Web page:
It would not be hyperbole to say that we stayed in Taiwan mostly because of the flight patterns between Vietnam and Japan. Plus, we remembered that we had friends who had enjoyed a short layover in Taipei on the way to Australia. So, we shrugged and decided to make Taiwan our home for a month, without really knowing anything about the island.
The Taiwanese I met seemed to be aware of their relative obscurity in the minds of trip planners. A tour guide in her young twenties noted that most of the people who come to Taiwan just stop as a layover on the way to somewhere else. (Like our friends.) Our cooking instructor said that she periodically heard people confuse Taiwan and Thailand. (Very different, by the way.) And sometimes, when I described our our trip and said that we were staying in Taipei for a month, even locals would look confused and ask, “A whole month? Why Taiwan?”
Even though we knew very little about Taiwan initially, I quickly added Taipei to my list of favorite cities ever.* In many ways, it felt to me like an Asian Stockholm**: clean, safe***, great food, efficient public transportation, ample green space, and lots of men wearing baby carriers.
* Other favorite cities: Stockholm, Boston, Oakland, Delhi, Istanbul, and Lyon.
** Stockholm is currently the bar of perceived perfection by which we measure cities. We (heart) Stockholm.
*** Safe, aside from from the missiles pointed at it from mainland China. More about that later.
At the same time, there were also layers of the less-familiar-to-us, from temples beside grocery stores to night markets with stinky tofu and snake soup. (I tried the first but not the second.)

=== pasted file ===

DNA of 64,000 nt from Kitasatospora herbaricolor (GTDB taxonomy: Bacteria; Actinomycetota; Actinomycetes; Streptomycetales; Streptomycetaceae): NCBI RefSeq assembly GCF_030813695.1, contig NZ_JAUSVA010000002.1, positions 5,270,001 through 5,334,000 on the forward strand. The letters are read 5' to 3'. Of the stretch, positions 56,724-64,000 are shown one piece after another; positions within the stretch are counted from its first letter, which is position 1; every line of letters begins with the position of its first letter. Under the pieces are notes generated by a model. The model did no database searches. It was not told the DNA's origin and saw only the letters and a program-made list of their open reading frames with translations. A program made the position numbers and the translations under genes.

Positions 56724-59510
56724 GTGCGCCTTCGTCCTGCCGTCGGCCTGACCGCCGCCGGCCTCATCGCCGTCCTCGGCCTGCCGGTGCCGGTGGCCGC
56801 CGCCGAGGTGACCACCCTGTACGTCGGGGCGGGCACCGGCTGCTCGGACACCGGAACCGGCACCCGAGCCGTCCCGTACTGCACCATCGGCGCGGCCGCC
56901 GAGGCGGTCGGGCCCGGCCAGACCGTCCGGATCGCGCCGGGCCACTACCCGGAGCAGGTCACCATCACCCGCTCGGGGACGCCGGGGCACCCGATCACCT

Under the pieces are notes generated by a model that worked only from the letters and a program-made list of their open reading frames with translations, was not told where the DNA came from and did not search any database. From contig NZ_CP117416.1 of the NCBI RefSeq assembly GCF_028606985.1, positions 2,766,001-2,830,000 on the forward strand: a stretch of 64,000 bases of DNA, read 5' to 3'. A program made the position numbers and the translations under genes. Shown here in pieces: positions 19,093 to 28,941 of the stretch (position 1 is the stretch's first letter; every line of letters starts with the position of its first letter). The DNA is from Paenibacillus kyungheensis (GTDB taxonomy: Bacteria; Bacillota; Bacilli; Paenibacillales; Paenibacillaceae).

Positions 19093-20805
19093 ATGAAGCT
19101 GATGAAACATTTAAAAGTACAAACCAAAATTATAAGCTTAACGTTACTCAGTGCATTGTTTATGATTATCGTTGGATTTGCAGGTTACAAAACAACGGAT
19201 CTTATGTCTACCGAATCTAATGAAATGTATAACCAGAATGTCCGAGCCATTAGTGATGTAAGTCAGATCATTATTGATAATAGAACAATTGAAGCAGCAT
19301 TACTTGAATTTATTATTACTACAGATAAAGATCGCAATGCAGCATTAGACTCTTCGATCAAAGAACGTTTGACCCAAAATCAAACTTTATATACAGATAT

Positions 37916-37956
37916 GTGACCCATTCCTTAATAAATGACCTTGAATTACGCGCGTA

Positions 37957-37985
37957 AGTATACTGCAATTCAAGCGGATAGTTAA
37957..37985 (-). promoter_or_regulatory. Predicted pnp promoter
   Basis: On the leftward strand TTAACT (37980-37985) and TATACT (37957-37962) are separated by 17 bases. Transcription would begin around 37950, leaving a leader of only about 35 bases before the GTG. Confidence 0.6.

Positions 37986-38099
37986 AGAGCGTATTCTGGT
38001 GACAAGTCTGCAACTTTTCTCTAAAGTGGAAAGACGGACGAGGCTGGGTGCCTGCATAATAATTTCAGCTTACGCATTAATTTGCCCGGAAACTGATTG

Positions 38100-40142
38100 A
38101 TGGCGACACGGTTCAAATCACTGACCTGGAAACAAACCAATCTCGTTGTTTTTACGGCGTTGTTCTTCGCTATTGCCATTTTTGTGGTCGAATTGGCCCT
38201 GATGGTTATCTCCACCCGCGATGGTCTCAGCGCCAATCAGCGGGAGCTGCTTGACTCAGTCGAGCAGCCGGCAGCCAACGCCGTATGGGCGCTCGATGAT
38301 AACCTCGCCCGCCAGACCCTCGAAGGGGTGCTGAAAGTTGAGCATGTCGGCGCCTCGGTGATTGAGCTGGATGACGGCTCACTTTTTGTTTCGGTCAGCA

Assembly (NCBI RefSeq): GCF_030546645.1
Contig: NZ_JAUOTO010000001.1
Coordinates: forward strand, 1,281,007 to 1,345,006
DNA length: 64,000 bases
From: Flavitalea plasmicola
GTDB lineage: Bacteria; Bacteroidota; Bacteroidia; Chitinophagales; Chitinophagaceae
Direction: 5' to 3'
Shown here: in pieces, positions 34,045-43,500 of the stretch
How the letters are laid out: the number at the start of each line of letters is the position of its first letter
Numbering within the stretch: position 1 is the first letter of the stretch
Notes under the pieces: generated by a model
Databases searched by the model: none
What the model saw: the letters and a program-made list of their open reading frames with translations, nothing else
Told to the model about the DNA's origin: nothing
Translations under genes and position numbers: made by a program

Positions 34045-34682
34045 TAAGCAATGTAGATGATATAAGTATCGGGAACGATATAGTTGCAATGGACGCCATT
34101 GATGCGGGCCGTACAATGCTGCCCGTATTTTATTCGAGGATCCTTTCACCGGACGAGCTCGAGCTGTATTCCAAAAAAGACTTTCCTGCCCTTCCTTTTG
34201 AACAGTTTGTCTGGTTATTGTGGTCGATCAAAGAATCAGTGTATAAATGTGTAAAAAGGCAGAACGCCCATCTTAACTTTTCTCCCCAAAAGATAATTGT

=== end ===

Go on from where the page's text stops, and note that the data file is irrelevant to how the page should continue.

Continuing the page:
I loved the bustling night markets and how I’d see very spiffily dressed twenty-somethings out on the town, lining up for street food. While I’m sure that, as a brief observer, I miss many of the nuances of people and cultures, I’m going to risk over-summarizing: Taipei feels like a very developed, shiny city that is still strongly linked to its cultural roots. This combination made it simultaneously a very comfortable place for us to live and a fascinating place to explore.
There are random things that we never figured out. For example, what was sold in this shop across from our apartment and why were there almost always several dogs watching us from the doorway?
And there were other things, that as we learned about during our stay, we were frankly amazed that we hadn’t known about before visiting. Most notably, the current political status of Taiwan and its complex relationship with mainland China, who has 706 ballistic missiles pointing at the island in case Taiwan formally declares independence.
I started writing a much long post about the fascinating, complex recent history of Taiwan, but decided that I didn’t have the time or the energy for the labyrinth of fact-checking and citations. Sorry.
I will say that currently, it’s somewhat of a political stalemate, with most surveyed Taiwanese favoring “maintaining the status quo until a decision can be made sometime in the future.” (Though, when asked to chose outright between independence and reunification with mainland China, most choose independence.) The PRC, on the other hand, maintains that reunification is the only option.